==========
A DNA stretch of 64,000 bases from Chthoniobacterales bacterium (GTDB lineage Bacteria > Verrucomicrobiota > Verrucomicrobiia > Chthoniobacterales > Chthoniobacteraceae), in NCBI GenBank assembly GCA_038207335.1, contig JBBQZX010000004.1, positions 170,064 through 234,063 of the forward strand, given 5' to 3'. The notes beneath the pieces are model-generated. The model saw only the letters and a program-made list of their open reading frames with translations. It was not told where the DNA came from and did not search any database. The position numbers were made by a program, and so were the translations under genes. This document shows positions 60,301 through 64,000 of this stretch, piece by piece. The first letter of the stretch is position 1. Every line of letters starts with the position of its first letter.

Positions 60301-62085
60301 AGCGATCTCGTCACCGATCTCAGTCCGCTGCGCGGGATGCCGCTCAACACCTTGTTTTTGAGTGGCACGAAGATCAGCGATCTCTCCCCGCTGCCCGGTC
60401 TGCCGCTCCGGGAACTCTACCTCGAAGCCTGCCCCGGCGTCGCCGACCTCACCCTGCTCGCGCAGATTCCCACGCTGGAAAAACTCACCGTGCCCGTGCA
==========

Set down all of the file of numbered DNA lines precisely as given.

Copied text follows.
A DNA stretch of 64,000 bases from Chthoniobacterales bacterium (GTDB lineage Bacteria > Verrucomicrobiota > Verrucomicrobiia > Chthoniobacterales > Chthoniobacteraceae), in NCBI GenBank assembly GCA_038207335.1, contig JBBQZX010000004.1, positions 170,064 through 234,063 of the forward strand, given 5' to 3'. The notes beneath the pieces are model-generated. The model saw only the letters and a program-made list of their open reading frames with translations. It was not told where the DNA came from and did not search any database. The position numbers were made by a program, and so were the translations under genes. This document shows positions 60,301 through 64,000 of this stretch, piece by piece. The first letter of the stretch is position 1. Every line of letters starts with the position of its first letter.

Positions 60301-62085
60301 AGCGATCTCGTCACCGATCTCAGTCCGCTGCGCGGGATGCCGCTCAACACCTTGTTTTTGAGTGGCACGAAGATCAGCGATCTCTCCCCGCTGCCCGGTC
60401 TGCCGCTCCGGGAACTCTACCTCGAAGCCTGCCCCGGCGTCGCCGACCTCACCCTGCTCGCGCAGATTCCCACGCTGGAAAAACTCACCGTGCCCGTGCA